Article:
Thursday, April 12, 2007

Imus Gets Canned

I must confess I did not expect CBS and MSNBC to stop broadcasting the Don Imus show. But, that is what both have now done.

I think I didn't expect it, because although I assumed that this culture would find what he said inappropriate but not feel that he has crossed a line. I was wrong.

So, the question is: what line did he cross?

It wasn't a sexism line. As one of my students pointed out "ho" is said all over popular culture. I am resigned to the reality that although we don't think we're a sexist society, we still are at some very basic levels, and in this culture it is A-OKto use derogatory terms against women and not get censured for it.

Was it a race line? There's a children's book about "nappy hair," which suggests that the term can be viewed as a straight-up description (without the negative connotations). But, maybe it's because a white guy said it? Certainly, as another one of my students pointed out, there is an "insider"/"outsider" phenomenon at work. If I am gay, I can call myself and others who share my orientation "queer," but if I am straight and I call someone who is gay "queer," I might be in social trouble. The same may be at work here. But, we are still a racist society, and Imus has said racist things in the past which have never met with this sort of furor. So, I'm not sure that's it.

Was it a genre disconnect? By that I mean that the Imus show is mostly an elite show. Major politicians, journalists, pundits, and others who are opinion setters and policy makers appear on his show talking about the current events and latest ideas they're selling. Its mass appeal is in the political parodies and uncouth exchanges that draw in the masses who enjoy the "shock jock" aspects of the show (not that the elites didn't, even if they weren't supposed to publicly). Perhaps such a boundary-crossing show can't be both mass and elite without eventually alienating one of those two groups. [The problem I have with this analysis, at least as I've been able to articulate it so far, is that this assumes that the masses are base and quite happily revel in racist and sexist language, and although I think that's true, I don't think the elites are exempt from this. So, perhaps someone out there can make this argument work.]

Was it the subject of the "humor" that crossed the line? The people he claims he was just trying to make a joke about, the Rutgers women's basketball team, were a group of athletes who had made their university, their families, and the state proud by doing something extraordinary and worth commendation. Imus seemed not to joke about them but instead to attack them for no good reason, simply because they had done something extraordinary.

Quite simply, whom he picked on for humor turned out not to be a set of people who could serve as being an acceptable butt of a cruel joke. We have no qualms making jokes at the expense of Bill Clinton (Still! I enjoy it every chance I get). But, he deserves it. The women's basketball team did not. Thus, he joke not only failed as a joke, but it didn't even *seem* like a joke. Instead, it seemed like an attack, and an attack on a group of people who in no uncertain terms did not deserve it.

Now, perhaps Imus would still be on air if it weren't for the pulling of advertisements of major corporations from CBS and NBC. In the world of broadcasting, money is the bottom line, and the threat of a loss of revenue gets the executives listening. But it says something that advertisers said they did not want to be associated any longer with what Imus was dishing out.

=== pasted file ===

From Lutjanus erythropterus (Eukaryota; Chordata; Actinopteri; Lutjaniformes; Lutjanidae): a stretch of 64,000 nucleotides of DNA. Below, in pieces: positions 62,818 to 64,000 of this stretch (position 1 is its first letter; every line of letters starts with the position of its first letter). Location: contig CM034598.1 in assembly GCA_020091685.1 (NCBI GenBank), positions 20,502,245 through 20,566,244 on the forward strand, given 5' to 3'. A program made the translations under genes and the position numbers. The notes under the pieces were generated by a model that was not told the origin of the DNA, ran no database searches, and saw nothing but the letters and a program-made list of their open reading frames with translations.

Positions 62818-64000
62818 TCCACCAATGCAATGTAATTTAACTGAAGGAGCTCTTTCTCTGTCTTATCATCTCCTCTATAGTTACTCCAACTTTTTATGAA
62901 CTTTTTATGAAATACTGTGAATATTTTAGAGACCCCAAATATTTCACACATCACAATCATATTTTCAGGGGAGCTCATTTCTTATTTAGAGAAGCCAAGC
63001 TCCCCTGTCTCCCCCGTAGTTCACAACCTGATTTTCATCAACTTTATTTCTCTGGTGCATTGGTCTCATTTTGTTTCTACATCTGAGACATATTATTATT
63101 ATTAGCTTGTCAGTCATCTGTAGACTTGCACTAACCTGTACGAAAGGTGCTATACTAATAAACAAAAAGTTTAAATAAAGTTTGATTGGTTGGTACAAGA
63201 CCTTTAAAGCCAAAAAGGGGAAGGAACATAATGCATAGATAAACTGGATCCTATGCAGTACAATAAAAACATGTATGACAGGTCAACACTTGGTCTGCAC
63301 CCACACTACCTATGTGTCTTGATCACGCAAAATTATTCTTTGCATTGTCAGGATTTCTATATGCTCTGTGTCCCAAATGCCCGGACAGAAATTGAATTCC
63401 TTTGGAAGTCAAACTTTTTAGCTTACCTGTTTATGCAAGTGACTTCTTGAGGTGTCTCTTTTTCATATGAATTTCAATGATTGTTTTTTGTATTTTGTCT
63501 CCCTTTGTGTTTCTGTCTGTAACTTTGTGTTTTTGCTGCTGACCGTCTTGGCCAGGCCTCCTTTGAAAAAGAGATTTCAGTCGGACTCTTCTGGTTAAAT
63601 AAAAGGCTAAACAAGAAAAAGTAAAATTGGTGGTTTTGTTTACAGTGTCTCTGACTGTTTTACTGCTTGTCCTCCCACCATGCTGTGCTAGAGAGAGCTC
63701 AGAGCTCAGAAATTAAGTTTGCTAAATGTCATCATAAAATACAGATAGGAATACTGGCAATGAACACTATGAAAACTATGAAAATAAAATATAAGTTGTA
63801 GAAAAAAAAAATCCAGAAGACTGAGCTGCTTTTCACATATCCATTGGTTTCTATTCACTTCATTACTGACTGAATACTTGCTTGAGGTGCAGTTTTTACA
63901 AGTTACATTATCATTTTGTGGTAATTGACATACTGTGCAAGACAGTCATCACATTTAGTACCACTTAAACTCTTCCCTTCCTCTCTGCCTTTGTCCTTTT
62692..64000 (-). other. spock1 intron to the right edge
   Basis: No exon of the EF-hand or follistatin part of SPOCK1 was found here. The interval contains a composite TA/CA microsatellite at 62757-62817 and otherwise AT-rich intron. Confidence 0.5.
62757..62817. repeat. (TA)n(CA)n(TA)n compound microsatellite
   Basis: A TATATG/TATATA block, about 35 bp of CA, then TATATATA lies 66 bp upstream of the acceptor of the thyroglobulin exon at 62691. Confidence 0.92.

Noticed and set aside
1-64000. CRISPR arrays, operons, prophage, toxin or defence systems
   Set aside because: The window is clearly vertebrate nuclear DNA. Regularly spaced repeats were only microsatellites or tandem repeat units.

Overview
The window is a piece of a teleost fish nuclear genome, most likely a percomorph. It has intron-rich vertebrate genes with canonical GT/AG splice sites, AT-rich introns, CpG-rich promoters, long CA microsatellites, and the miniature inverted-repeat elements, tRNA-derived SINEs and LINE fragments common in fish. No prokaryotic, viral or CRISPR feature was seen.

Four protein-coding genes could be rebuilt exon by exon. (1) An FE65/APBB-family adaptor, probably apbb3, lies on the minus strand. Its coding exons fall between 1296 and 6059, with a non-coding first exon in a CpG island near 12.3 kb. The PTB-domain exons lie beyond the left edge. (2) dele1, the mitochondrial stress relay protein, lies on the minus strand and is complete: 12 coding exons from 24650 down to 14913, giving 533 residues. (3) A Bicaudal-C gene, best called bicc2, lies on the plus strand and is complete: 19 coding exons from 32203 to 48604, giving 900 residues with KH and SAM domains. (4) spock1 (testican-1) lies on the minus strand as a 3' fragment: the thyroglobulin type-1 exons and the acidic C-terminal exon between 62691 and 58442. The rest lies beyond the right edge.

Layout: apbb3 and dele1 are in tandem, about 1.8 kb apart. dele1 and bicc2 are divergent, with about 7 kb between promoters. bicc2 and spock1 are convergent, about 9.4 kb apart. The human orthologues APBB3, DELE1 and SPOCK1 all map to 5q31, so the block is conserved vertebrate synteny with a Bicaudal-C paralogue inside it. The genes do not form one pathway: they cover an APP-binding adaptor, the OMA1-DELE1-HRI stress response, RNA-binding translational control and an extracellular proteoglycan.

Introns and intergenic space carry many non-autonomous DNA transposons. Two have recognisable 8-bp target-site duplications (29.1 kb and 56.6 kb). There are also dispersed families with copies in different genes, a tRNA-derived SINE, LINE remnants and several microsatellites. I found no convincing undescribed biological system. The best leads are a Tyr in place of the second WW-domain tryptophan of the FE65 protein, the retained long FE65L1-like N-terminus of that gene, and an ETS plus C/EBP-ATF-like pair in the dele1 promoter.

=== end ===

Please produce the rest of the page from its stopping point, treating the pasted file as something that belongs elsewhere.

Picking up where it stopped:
So, perhaps, this signals a shift in our culture. The FCC is now regulating indecency more aggressively than in the past. And, perhaps, broadcasters are starting to get the feeling that Americans are not as inclined as perhaps we once were to be subject to morally depraved programming. I'm not quite ready to grant this, but I would like for it to be true. I don't want to see the morality police determining what we should watch, and I love a naughty joke as much as the next person, but there is a point when a society stoops too low, and perhaps we're there? Imus the first casualty.


Rod Carveth said...

Imus may be the first casualty, but I hope he is not the last.

Besides, he'll end up on the XM-Sirius satellite radio combo.

I do want to disagree with you about one thing. The FCC may be getting more aggressive with indecency, but it's more political than social. The FCC will justify their indecency actions based on "hundreds of complaints." Yet, analyses of those complaints find that most of them are identical multiple copies of complaints from groups such as the American Family Association. So, these numerous complaints are largely a fiction, and not representative of the country as a whole.

TRH said...

This outcome was ideal in that it was effected by mobilized communities, generating a heat that advertisers could not ignore. This is an example of the positive power of censure, and it has the pleasant side-effect of 'raising the bar'.
In the 1950's and 60's, acceptable public language re: people of colour changed, and one could no longer throw the 'n' word around casually. My grandfather, living in the deep south, struggled with that change, and my parents took great pains to remind us that we should not use grandpa's language.
We may be moving to a point where there is a public, social cost to calling women h*'s and b*tches.

Jenny Stromer-Galley said...

Rod, you're absolutely right about the FCC and the investigations of indecency. My only reply back is that at least the FCC seems to at last be acting on some of its mandate (although as you note selectively and mostly for partisan reasons, not out of a genuine interest in investigating and deliberating on what should be on the public airwaves).

TRH said...

Here's a palate-cleanser, after the Imus stuff --